The goos you're not using will move around on the structure you're building, and tend to gather as close to the level's exit as possible. What that means is that due to lack of an option to do so, it's damn near impossible to pick out a specific type of goo. They all hang out in one giant cluster#%$@, and countless times throughout the game I've lost several precious goos trying to pick out a certain one, or even accidentally removed an integral piece in the structure they're moving around on, causing the whole damn thing to fall apart.
Furthermore, time is often of the essence in this game, so I'm stuck sifting through piles of goos looking for the right one while my structure continues to wobble and will fall into a spike pit at any moment. It's an unbelievably aggravating and constantly-occurring problem in this game.
Replayability & Length: 2 out of 5
World of Goo is good for maybe a week or two's worth of casual play, and a lot less if you're the type of gamer who doesn't let little things like a job or school to distract you from videogames. There's 5 worlds comprising a total of about 45 levels, and each level only lasts a few minutes - though some of the harder ones can take much longer and harder levels are more frequent as the game progresses.
The game tries to extend its lifetime by two means. First, you can fulfill certain conditions for a level in order to receive "OCD" distinction, such as reaching a certain number of goos beyond the quota or beating the level within a given timeframe. Second, there's the "World of Goo Corporation," a free-build mode where you can use all the goos you've gathered beyond the quota to build as tall a tower as you possibly can.
These two diversions do little for the game's longevity, however. OCD distinctions are appropriately named considering that they offer you absolutely no reward or incentive for achieving them - get every OCD, nothing happens. And if you're anything like me, you'll spend an hour building a tower in World of Goo Corporation only to accidentally remove an important goo (see "controls") or overload the top and knock the entire damn thing over, making it feel like a huge waste of time. Like OCD, there is also no real reason to build the tower.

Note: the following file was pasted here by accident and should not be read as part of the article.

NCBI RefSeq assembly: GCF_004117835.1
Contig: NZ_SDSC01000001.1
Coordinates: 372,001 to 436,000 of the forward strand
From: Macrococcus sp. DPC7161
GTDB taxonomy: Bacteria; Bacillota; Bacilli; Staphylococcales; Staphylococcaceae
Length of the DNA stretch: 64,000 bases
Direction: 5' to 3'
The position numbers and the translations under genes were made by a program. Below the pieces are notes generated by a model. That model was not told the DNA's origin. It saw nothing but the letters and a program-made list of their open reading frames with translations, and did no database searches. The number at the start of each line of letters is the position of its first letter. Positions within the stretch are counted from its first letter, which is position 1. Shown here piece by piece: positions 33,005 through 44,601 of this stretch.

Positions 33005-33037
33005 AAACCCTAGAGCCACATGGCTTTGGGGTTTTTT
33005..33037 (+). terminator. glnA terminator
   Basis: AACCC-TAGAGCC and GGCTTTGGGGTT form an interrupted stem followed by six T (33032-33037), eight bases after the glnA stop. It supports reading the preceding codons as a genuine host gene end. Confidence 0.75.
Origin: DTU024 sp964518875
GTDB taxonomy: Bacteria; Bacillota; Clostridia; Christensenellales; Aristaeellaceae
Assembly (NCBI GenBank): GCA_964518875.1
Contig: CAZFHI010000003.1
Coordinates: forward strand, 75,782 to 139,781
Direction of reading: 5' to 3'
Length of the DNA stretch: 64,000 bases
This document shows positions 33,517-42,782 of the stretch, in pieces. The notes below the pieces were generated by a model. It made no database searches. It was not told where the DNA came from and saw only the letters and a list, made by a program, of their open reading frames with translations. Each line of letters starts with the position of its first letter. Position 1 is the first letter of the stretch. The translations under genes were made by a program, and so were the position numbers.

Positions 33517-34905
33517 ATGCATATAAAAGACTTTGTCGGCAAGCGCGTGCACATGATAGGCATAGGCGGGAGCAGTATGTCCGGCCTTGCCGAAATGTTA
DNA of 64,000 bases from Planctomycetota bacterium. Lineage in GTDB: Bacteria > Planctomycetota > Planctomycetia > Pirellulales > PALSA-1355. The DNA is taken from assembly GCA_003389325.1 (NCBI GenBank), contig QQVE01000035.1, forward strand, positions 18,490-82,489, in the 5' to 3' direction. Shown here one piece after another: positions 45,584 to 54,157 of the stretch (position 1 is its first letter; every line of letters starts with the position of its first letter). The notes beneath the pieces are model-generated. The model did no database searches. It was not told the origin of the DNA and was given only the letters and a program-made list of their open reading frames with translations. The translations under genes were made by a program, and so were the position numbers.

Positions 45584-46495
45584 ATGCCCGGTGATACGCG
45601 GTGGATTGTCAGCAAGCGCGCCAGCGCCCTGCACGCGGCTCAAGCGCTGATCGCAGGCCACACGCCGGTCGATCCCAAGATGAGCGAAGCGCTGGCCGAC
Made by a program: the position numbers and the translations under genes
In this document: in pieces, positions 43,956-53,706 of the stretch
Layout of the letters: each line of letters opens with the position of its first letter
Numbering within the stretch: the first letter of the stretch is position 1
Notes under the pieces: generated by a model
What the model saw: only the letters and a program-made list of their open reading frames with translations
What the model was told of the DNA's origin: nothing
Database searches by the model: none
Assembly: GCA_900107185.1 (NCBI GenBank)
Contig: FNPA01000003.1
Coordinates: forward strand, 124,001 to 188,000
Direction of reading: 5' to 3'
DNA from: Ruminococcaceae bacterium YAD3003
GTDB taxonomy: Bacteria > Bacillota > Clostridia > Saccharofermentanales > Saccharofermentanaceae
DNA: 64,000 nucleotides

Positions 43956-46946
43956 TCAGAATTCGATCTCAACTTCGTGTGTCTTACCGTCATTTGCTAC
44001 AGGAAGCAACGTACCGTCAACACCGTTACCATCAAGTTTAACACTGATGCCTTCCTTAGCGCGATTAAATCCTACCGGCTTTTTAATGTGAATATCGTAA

Graphics: 5 out of 5
This game is nothing short of a piece of art. It's difficult to describe just how beautifully the graphics of this game came together. Each world bears its own unique art style and the various obstacles placed within each course are far from normal. Instead of blowing up a wall, you might have to blow the head off a giant robot. Instead of moving goos through a tunnel, you move them through the mouth of a giant frog. That telescope sitting at the top of the hill happens to have a pupil and some eyelashes on the lens, and blinks every so often. In short, this game is trippy. The levels are amazingly designed down to the last detail, and the animation is all part of the overall package like the rest of the game. Goos bouncing and jiggling around the level and consumers shaking in their stop-motion excitement really do add to the overall artistic perfection of this game. Artistically, everything in the game comes together in perfectly synchronized harmony.
Sound & Music: 4 out of 5
The sound is for the most part great. The theme song is a catchy tune that really blends well with the off-the-wall nature of this game, and the goos make all kinds of noises in response to how you use them. The goos' cute little cries of joy, fear, wonder, and pain really serve to humanize the little guys and make them more than just simple building blocks. However at most points in the game the music is just forgettable background noise. Other than the
Final Recommendation: World of Goo is not for everyone. Read the gameplay description. If it sounds like your kind of game, go for it, especially since it's so cheap. For five dollars it was worth every penny, and for the twenty it's usually priced at, it's still a pretty damn good deal.
Reviewer's Score: 7/10 | Originally Posted: 04/22/09
Game Release: World of Goo (US, 10/21/08)